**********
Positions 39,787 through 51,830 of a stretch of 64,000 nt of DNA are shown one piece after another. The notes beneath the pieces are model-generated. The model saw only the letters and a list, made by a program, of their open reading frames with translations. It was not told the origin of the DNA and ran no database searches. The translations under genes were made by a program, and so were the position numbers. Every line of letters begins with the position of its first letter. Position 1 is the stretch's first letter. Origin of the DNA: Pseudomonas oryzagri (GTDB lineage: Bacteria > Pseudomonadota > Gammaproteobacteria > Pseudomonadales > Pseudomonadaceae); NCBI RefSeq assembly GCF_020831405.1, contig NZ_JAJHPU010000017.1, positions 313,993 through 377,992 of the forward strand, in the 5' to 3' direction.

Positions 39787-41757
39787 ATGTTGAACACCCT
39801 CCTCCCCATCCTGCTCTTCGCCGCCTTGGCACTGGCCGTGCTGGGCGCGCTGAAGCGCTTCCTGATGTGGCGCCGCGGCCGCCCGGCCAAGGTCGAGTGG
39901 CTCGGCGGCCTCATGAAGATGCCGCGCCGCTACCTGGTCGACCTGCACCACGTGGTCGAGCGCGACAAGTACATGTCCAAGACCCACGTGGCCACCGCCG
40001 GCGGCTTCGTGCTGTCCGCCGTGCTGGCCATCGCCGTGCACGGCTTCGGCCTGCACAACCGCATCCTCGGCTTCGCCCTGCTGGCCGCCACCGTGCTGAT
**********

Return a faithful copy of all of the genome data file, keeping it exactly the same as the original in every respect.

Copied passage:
Positions 39,787 through 51,830 of a stretch of 64,000 nt of DNA are shown one piece after another. The notes beneath the pieces are model-generated. The model saw only the letters and a list, made by a program, of their open reading frames with translations. It was not told the origin of the DNA and ran no database searches. The translations under genes were made by a program, and so were the position numbers. Every line of letters begins with the position of its first letter. Position 1 is the stretch's first letter. Origin of the DNA: Pseudomonas oryzagri (GTDB lineage: Bacteria > Pseudomonadota > Gammaproteobacteria > Pseudomonadales > Pseudomonadaceae); NCBI RefSeq assembly GCF_020831405.1, contig NZ_JAJHPU010000017.1, positions 313,993 through 377,992 of the forward strand, in the 5' to 3' direction.

Positions 39787-41757
39787 ATGTTGAACACCCT
39801 CCTCCCCATCCTGCTCTTCGCCGCCTTGGCACTGGCCGTGCTGGGCGCGCTGAAGCGCTTCCTGATGTGGCGCCGCGGCCGCCCGGCCAAGGTCGAGTGG
39901 CTCGGCGGCCTCATGAAGATGCCGCGCCGCTACCTGGTCGACCTGCACCACGTGGTCGAGCGCGACAAGTACATGTCCAAGACCCACGTGGCCACCGCCG
40001 GCGGCTTCGTGCTGTCCGCCGTGCTGGCCATCGCCGTGCACGGCTTCGGCCTGCACAACCGCATCCTCGGCTTCGCCCTGCTGGCCGCCACCGTGCTGAT